That’s because the decision to buy (anything) happens inside our minds – and neither creative directors in ad agencies nor marketing strategists have been able to decipher the human mind yet.

Research is conducted every day to assess consumer response to advertising messages and other stimuli (for instance colour, design, texture of materials, music), consumer habits and buying patterns, and consumer behaviour in general, but a look inside a consumer’s mind to determine a brand choice is giving the best of us the runaround.

So, advertisers and marketers abroad (to my knowledge, this hasn’t happened in India yet) have turned to medicine, science and technology for an answer. They have, specifically speaking, turned to ‘neuromarketing’ – a science which is supposed to look inside a consumer’s mind and check for responses to specific advertising messages and other marketing stimuli.

Neuromarketers (as that’s what they are called) rely on functional magnetic resonance imaging, or fMRI, which scans and maps the human brain when the (concerned) human is exposed to specific, or collective, stimuli created by advertisers and marketers. It is expected that a study of the brain’s internal behaviour will lead us to understand how the human being behaves as a consumer, preferring certain advertising messages, products and brands over others.

Apparently, organisations like Unilever, DaimlerChrysler and MTV Networks, among many others, have used neuromarketing in their research already, though it is reported that most organisations prefer to keep their neuromarketing initiatives a secret.

06 September 2007

A means to an end

Culture is not only a function of what happens inside our minds, but is also a function of our interactions with people and what we say to each other.

Since these interactions and messages are multidirectional – i.e. they happen up and down the social hierarchy, as well as across the social spectrum, and even obliquely cut through social orders and structures – and their assimilation in our minds is invisible to us, culture is never a smooth flow of various parts of our lives (past and present) coming together to make a flawless whole.

We get the feeling that something is happening gradually, almost invisibly, spreading through our populations, reaching a point which then becomes noticeably visible to us. Immediately, sociologists, trend-spotters, advertisers and marketers (myself included), and a few others (Malcolm Gladwell included) pounce on it as if great discoveries are made in human understanding.

Articles and books are written, the media steps in to popularise the concepts, and great advertising and marketing campaigns are created for brands. Human behaviour, which is at the centre of our culture, apparently, changes as people begin to realise that they can’t live without a certain idea, product or brand. New lifestyles emerge almost from nowhere, and are much discussed and written about. Now, our ‘new and improved’ life goes on...

This, in turn, gives economic consumption a shot in the arm – leading to the creation and marketing of more, and better, products and brands.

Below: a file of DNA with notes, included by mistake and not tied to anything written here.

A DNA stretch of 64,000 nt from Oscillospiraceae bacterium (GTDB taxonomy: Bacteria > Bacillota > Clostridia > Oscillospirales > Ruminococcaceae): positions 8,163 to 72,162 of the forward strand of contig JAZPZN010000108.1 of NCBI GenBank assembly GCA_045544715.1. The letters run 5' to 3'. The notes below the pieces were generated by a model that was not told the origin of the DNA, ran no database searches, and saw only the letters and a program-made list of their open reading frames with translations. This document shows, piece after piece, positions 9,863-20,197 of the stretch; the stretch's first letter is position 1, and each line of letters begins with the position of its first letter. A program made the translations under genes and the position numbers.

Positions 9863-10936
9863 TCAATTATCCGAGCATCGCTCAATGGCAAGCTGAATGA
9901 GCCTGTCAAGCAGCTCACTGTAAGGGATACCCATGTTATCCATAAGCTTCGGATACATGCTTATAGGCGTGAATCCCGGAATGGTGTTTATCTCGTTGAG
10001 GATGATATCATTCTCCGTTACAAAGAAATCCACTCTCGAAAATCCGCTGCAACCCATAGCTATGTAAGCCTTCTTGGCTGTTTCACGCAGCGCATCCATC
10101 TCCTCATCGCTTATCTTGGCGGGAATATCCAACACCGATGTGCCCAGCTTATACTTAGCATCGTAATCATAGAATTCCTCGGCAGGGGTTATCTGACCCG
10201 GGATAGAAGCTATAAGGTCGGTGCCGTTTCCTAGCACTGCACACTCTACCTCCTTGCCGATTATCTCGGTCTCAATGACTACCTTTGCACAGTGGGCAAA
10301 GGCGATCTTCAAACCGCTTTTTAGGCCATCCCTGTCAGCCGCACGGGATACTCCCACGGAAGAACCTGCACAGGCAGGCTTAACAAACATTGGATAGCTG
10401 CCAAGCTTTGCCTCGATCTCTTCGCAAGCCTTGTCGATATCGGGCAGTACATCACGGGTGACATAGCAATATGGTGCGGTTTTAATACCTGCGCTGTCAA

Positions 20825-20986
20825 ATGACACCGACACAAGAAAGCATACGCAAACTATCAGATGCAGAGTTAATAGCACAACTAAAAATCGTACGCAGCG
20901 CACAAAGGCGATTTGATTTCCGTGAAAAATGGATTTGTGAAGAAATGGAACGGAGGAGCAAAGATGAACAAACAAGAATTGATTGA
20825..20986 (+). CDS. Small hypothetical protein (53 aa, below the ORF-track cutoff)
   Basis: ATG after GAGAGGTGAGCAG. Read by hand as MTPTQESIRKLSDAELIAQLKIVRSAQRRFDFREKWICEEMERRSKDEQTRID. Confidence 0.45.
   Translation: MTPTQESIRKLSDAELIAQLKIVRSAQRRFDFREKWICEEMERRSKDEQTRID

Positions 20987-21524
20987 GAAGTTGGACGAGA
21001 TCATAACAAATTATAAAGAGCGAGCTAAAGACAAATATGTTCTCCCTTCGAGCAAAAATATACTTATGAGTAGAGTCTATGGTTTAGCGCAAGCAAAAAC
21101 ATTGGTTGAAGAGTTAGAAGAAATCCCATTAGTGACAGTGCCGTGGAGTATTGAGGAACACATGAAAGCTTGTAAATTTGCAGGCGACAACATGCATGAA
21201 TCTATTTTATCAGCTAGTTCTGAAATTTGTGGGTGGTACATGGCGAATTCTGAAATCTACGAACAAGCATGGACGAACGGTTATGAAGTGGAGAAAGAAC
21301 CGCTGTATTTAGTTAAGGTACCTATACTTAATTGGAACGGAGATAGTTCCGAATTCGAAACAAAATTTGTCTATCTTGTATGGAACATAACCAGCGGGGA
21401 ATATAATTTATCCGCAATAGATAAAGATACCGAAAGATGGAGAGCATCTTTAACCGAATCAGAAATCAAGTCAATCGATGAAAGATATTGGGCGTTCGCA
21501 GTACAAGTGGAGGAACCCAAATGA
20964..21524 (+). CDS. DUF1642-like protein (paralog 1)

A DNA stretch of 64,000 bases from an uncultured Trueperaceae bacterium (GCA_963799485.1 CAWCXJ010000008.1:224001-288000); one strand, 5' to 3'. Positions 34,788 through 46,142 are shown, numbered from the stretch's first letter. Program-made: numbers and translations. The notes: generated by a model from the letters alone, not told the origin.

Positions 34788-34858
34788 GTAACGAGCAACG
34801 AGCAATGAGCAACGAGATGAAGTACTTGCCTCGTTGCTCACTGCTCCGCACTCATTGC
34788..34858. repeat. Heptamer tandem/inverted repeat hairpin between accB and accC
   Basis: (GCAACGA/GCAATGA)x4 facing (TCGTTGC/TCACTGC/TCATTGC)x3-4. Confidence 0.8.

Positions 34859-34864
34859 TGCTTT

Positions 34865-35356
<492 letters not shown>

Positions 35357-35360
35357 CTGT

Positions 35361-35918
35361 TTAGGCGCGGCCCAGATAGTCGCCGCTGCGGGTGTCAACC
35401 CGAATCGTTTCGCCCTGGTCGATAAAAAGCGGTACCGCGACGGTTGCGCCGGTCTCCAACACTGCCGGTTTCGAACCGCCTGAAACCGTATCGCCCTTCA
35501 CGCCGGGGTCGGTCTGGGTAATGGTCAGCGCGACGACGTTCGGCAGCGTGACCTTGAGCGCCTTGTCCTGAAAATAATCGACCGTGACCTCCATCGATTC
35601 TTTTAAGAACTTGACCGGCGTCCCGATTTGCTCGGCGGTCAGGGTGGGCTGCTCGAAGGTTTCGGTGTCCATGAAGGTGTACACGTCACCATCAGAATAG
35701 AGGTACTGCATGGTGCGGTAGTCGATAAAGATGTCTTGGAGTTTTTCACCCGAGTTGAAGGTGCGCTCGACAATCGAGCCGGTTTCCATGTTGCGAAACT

Sometimes, I feel, the whole idea of culture in our modern world is nothing more than an interpretation of the human mind to find ways of increasing consumption of economic goods and services. It is no longer perceived, nor studied, as something that plays a crucial role in human evolution – helping us to understand who we are, what makes us different from others, and why we do the things we do. Culture now serves a means to achieve a business end.

I wonder if this is what Claude Lévi-Strauss, famous social anthropologist, had in mind when he had said, “Culture uses and transforms life to realise a synthesis of a higher order.”

03 September 2007

A cumulative process

In evolution, one thing seems to be clear: genes are passed on from one generation to another. From parents to offspring. This means, genetic evolution is, necessarily, an inter-generational process.

However, if you’ve read my previous post on the discovery, and the subsequent application, of ‘linear perspective’ in art and geometry, you’d have noticed that learning and culture are not only passed on from one generation to the next, but they are also passed on from one person to another within the same generation.

A case in point is peer-to-peer social interaction where preferences and behaviours are adopted and modelled by people, typically, in the same age group. Examples would include use of language and mannerisms, choices in fashion and music, food habits, and lifestyles such as hanging out in coffee shops or blogging.

What I mean to say is, culture rubs off onto people. Not only for those who are in direct social contact, but also for those to whom culture is transmitted through media like books, TV and the Internet. And, in doing so, cultural transmission breaks both the age and the distance barrier.

This means, essentially, the transmission of culture is both inter- as well as intra-generational. From this perspective, cultural evolution is distinct from genetic evolution.

On the one hand, if there is no learning from the preceding generation (say, from parents to offspring), there can be no improvements from the past. On the other hand, when people learn from each other within the same generation (say, peer-to-peer), they cut short the learning process and become quick to adapt to new environments.

I guess, the best results come from a combination of both inter- and intra-generational processes. After all, evolution is a cumulative process.